The first session of the circuit court was held at the house of George E. Ward, Judge John R. Chenault presiding. There were no courts after 1861 until 1866, when Judge John C. Price presided with Branch T. Morgan as clerk, the session being held in open air, all public building having been destroyed by Quantrell's Band. The public records had been thrown into a well by a citizen; they were afterward recovered, but were so damaged that transcription was necessary.

The only legal execution was that of Amos Avery, for the murder of James A. Miles, in 1892; both were strangers passing through the county. Little is known of the history of
the pioneers.

The name remains of one Gil Roup, who pursued the Indians in the neighborhood with relentless and deadly hatred. He left the country with his family to go to California, and the entire party were slain by the race which he had persecuted.

The earliest residents of the county known, are those already named in connection with its organization.

George E. Ward built a corn and saw mill, and sold goods in a log house, on the site of Lamar, in 1852.

The early postoffices were:
Lamar, J. C. Parry, postmaster;
Drywood, Morris C. Baker, postmaster;
and Coon Creek, Robert Stanley, postmaster.

A weekly mail was brought on horseback from Independence, by way of Papinsville. William Seals taught the first school, in 1854, two miles south of Lamar.

Little attention was paid to education, and the few schools existing were closed during the war. The first school afterward was at Lamar, in 1866, taught by Reeson Bovard. Between 1866 and 1869, schools were established aft five other points in the county. About 1866, W. H. Avery became county commissioner of schools. In 1898 there were in the county 102 schools, 147 teachers, and 5,988 pupils; the permanent school fund was $77,708.10.

The first religious services were held in the old courthouse at Lamar, when a sermon was read by a layman, there being no minister in the place. The First Baptist Church of Lamar erected a house of worship in 1870, the first edifice for religious purposes. All the leading denominations are now represented by prosperous societies at various points.

The town of Liberal was incorporated in 1881, by a colony of Spiritualists, who maintain a school, Sunday school, normal school and business institute, occupying buildings erected at a cost of nearly $6,000.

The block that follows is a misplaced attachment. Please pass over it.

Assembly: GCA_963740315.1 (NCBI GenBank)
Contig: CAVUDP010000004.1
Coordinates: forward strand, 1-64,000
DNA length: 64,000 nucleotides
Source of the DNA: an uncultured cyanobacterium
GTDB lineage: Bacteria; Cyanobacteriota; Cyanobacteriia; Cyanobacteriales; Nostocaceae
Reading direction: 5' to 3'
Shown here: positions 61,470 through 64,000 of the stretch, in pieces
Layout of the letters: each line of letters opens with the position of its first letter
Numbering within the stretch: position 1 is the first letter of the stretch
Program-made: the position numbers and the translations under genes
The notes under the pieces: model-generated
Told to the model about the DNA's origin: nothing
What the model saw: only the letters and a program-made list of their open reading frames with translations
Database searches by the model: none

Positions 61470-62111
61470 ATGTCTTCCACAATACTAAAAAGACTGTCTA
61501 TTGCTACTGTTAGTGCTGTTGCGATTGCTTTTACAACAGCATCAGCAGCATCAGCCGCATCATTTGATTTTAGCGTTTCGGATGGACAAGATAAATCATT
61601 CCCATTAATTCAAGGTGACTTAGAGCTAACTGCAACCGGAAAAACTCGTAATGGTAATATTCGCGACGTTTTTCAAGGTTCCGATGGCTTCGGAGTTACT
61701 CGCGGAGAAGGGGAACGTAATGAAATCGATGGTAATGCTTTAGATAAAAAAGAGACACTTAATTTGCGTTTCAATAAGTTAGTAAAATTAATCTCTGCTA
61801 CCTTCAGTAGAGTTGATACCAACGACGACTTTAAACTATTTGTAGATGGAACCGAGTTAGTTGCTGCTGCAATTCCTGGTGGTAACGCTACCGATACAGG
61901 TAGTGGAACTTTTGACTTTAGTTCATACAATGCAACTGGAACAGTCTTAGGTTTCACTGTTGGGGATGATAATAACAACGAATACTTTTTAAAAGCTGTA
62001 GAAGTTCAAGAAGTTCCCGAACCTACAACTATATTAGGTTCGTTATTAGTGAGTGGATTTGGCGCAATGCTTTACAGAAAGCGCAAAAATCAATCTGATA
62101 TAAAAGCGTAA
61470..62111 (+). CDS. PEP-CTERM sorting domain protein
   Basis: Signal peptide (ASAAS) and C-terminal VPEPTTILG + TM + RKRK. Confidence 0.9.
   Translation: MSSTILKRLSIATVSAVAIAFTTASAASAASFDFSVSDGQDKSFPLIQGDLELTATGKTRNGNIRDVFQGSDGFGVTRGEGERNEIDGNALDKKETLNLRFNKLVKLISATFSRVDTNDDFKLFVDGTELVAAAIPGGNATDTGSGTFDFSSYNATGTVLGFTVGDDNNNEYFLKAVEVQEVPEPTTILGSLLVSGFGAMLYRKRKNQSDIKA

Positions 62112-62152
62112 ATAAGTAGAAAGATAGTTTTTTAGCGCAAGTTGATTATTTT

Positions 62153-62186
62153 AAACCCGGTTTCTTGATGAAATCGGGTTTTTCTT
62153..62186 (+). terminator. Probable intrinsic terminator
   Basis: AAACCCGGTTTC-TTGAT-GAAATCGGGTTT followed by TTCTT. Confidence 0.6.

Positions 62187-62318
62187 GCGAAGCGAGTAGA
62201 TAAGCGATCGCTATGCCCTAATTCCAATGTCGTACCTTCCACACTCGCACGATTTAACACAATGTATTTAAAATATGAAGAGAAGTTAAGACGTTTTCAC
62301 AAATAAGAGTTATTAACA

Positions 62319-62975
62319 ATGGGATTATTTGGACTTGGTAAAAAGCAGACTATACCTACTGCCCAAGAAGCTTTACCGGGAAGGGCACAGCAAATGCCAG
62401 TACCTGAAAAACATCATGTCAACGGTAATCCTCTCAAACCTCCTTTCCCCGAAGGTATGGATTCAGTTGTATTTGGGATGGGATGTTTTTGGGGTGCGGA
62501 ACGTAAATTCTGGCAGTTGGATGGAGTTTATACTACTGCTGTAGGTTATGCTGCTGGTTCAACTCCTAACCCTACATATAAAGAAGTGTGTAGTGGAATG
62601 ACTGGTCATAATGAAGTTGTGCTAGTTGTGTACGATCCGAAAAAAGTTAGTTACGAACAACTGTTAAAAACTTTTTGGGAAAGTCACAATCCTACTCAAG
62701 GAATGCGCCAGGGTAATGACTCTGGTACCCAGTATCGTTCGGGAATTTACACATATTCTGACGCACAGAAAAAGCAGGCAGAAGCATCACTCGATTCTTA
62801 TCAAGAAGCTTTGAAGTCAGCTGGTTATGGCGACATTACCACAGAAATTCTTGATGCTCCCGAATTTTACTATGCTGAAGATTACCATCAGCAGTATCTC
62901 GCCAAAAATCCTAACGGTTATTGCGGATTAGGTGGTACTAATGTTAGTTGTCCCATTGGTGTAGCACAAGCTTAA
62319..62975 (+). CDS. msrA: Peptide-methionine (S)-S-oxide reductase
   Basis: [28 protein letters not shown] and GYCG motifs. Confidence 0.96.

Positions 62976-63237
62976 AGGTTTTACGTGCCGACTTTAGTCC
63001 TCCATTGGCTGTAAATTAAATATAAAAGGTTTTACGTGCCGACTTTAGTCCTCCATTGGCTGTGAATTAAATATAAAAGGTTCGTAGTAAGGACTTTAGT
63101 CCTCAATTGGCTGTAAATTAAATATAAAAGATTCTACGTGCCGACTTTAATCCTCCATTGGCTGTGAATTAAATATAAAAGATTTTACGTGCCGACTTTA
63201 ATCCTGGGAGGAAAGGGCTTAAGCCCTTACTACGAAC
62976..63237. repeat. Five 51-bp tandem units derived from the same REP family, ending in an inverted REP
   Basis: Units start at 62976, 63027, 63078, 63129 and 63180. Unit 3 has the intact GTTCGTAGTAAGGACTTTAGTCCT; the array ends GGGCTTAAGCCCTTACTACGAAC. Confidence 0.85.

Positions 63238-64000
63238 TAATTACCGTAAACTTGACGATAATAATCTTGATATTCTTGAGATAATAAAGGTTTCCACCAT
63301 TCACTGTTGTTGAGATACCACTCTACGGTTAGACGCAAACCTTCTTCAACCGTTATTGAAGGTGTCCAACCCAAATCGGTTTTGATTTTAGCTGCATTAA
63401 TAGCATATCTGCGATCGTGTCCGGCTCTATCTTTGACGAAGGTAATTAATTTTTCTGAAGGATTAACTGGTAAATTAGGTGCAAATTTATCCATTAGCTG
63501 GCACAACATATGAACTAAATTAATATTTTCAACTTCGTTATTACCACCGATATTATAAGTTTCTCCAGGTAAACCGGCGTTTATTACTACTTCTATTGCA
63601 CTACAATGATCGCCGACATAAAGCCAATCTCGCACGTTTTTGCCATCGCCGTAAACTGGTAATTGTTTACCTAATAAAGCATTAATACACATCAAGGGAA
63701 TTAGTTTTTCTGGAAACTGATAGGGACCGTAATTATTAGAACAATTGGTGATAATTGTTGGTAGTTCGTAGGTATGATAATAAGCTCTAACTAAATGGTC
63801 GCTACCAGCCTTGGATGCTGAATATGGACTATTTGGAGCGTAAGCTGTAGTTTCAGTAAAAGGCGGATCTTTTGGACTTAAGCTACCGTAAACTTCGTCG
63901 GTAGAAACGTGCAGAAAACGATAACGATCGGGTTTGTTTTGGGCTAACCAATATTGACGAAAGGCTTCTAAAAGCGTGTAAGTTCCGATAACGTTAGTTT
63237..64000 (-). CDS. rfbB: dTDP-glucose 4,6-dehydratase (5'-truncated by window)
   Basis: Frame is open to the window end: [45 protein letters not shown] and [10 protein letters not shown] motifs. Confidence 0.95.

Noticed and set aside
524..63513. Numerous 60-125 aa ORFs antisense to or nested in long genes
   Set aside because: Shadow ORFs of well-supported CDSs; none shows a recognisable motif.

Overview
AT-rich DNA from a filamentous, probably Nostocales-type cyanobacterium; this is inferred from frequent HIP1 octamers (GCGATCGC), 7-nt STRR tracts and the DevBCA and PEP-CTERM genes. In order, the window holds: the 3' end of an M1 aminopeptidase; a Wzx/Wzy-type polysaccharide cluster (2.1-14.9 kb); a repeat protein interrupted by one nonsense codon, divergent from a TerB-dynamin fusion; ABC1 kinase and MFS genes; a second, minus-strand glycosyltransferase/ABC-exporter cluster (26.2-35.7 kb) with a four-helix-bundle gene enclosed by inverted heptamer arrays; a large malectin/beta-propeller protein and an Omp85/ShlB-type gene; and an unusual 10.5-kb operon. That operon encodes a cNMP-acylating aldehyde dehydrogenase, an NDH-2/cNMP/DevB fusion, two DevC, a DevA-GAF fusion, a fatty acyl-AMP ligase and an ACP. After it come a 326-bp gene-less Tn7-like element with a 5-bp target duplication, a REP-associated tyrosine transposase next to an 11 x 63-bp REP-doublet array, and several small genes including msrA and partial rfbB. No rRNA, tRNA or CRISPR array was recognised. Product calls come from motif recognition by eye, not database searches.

The first paper was the "Universe," published at Lamar, by Grier & Farmer; the year of its institution is uncertain, but it was prior to the war.

The county was sparsely populated during the war, and occupies small place in the history of that time.

In 1861, Major Randall recruited a company which entered the Confederate service under General Rains. Captain I. N. DeLong organized a company of Union Home Guards, which served but a short time, its members soon entering permanent regiments. Many raids were made through the county, and there was much pillaging and destruction of property, and occasional murders.

The real development of the county dates from the establishment of its mining interests, which followed the completion of the Kansas City, Pittsburg & Gulf Railway, in 1880. The Missouri Pacific Railway was completed the following year. In 1871 the Barton County Agricultural and Mechanical Society was incorporated and through its annual exhibitions has accomplished much for improvement in agricultural concerns. All material interests are in healthful condition, and the county ranks high in all that makes a prosperous and orderly community. In 1900 the population was 18,253.
[Source: Encyclopedia of the History of Missouri: Edited by Howard Louis Conard; Publ. 1901; PgTranscribed by Andrea Stawski Pack]

Barton County is a county located in the U. S. State of Missouri. Its county seat is Lamar. Lamar was the birthplace of President Harry S. Truman. The county was organized in 1855 and named after David Barton, a U. S. senator from Missouri.

Golden City

Lamar Heights

Unincorporated towns

Barton City
Golden City
South West


Return to

Barton County


Genealogy Trails

Copyright © Genealogy Trails
All data on this website is Copyright by Genealogy Trails with full rights reserved for original submitters.